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I'm successfully extracting column definitions from databases hosted on a SQL server using the ADO Connection OpenSchema() call in its various incarnations so I can programmatically recreate those tables in another SQL database. So far, so good.

The main interaction with the above tables happens using multiple views; while OpenSchema() is able to return the column definitions for the view in the same way that it returns column definitions for a table, a crucial bit of information is missing - which table and column in the underlying tables the column in the view maps to.

I tried to access the SQL command used to create the view using ADOX Catalog Views, but it appears that the OLEDB driver for SQL Server that we're using doesn't support this functionality.

Is there any way to get at this information for the view configuration via ADO, either in a way that states "ColumnX maps to ColumnY in table Z" or in the form of the actual SQL command used to create the view?

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3 Answers 3

up vote 46 down vote accepted

Which version of SQL Server?

For SQL Server 2005 and later, you can obtain the SQL script used to create the view like this:

select definition
from sys.objects     o
join sys.sql_modules m on m.object_id = o.object_id
where o.object_id = object_id( 'dbo.MyView')
  and o.type      = 'V'

This returns a single row containing the script used to create/alter the view.

Other columns in the table tell about about options in place at the time the view was compiled.


  • If the view was last modified with ALTER VIEW, then the script will be an ALTER VIEW statement rather than a CREATE VIEW statement.

  • The script reflects the name as it was created. The only time it gets updated is if you execute ALTER VIEW, or drop and recreate the view with CREATE VIEW. If the view has been renamed (e.g., via sp_rename) or ownership has been transferred to a different schema, the script you get back will reflect the original CREATE/ALTER VIEW statement: it will not reflect the objects current name.

  • Some tools truncate the output. For example, the MS-SQL command line tool sqlcmd.exe truncates the data at 255 chars. You can pass the parameter -y N to get the result with N chars.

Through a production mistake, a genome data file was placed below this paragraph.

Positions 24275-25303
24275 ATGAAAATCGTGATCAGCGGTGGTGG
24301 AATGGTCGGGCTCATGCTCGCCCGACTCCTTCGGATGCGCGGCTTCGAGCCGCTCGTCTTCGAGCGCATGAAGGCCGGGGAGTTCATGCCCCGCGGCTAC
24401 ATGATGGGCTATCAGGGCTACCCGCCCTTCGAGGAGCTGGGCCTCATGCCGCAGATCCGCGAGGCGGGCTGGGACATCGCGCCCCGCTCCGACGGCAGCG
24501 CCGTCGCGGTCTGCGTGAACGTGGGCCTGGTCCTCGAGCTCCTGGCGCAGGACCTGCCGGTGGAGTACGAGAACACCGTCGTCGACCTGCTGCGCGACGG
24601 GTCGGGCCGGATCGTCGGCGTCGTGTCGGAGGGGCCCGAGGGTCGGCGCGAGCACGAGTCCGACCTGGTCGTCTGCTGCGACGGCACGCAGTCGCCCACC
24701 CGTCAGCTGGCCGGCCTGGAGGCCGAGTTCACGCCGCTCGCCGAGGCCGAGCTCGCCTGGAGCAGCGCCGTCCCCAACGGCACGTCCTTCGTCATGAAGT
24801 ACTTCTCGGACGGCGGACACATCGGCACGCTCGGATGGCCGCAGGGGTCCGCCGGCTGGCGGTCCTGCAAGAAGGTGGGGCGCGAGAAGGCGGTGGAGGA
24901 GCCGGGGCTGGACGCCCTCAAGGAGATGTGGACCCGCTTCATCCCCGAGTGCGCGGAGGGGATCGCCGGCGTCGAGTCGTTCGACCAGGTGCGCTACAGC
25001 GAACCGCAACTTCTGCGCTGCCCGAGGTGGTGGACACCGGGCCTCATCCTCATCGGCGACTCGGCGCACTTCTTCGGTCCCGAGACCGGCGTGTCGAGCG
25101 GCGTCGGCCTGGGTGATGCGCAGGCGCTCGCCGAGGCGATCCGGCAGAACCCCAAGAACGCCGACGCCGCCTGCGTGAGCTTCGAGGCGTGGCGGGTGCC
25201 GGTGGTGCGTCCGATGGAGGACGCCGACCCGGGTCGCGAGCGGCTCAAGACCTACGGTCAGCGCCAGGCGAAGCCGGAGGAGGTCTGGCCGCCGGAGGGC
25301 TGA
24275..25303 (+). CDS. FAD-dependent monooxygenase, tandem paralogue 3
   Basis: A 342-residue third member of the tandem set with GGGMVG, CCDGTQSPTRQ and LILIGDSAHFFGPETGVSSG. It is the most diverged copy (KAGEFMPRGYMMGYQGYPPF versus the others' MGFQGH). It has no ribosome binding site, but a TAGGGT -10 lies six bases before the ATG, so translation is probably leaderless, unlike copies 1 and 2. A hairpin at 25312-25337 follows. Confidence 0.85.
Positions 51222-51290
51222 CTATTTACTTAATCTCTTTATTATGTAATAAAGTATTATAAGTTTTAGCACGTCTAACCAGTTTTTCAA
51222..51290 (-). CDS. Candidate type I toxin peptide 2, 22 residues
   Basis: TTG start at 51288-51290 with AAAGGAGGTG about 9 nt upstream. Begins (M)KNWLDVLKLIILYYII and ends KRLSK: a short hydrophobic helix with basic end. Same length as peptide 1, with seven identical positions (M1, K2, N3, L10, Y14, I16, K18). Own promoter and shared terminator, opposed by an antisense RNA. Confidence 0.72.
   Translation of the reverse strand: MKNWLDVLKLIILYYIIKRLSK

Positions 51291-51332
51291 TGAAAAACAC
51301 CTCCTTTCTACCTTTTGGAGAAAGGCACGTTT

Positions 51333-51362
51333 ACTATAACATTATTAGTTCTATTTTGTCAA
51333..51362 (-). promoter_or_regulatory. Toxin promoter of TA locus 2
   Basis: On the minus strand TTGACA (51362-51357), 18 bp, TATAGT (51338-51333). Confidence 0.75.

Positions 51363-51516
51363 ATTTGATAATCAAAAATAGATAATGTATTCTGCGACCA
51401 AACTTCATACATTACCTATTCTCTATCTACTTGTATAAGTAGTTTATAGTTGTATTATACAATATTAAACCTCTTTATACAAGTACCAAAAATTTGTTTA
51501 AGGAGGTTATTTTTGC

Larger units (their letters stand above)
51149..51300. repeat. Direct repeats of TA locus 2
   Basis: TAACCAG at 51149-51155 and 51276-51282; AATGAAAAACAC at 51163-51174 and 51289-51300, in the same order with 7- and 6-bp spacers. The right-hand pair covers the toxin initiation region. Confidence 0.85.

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In this case we're dealing with SQL Server 2008 so your approach should work. I'll give that a try, thanks! – Timo Geusch Jan 22 '11 at 1:11
In SQL 2000, (using syscomments instead of sys.sql_modules), this seems to always return CREATE VIEW, regardless of whether it was last modified with ALTER VIEW. The altered version is still returned, just with "create" at the beginning. – Nathan Nov 28 '12 at 22:52
SQL query from the answer can be simplified a little bit: select m.definition from sys.sql_modules m where m.object_id = object_id('dbo.MyView', 'V') – Ivan Nov 3 '13 at 11:33
another caveat is you probably need the right permissions to be able to view the definition. I am getting NULL for them. – rveach May 6 at 21:17
For me, this returns only the first 255 chars (or something like that) and not the complete definition... – schlamar Jun 1 at 8:46

For users of SQL 2000, the actual command that will provide this information is:

select c.text
from sysobjects     o
join syscomments    c on =
where = '<view_name_here>'
  and o.type      = 'V'
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Thank you! This is exactly what I needed to know. – Martha Nov 12 at 18:07

Microsoft listed the following methods for getting the a View definition:

USE AdventureWorks2012;
SELECT definition, uses_ansi_nulls, uses_quoted_identifier, is_schema_bound
FROM sys.sql_modules
WHERE object_id = OBJECT_ID('HumanResources.vEmployee'); 

USE AdventureWorks2012; 
AS ObjectDefinition; 

EXEC sp_helptext 'HumanResources.vEmployee';
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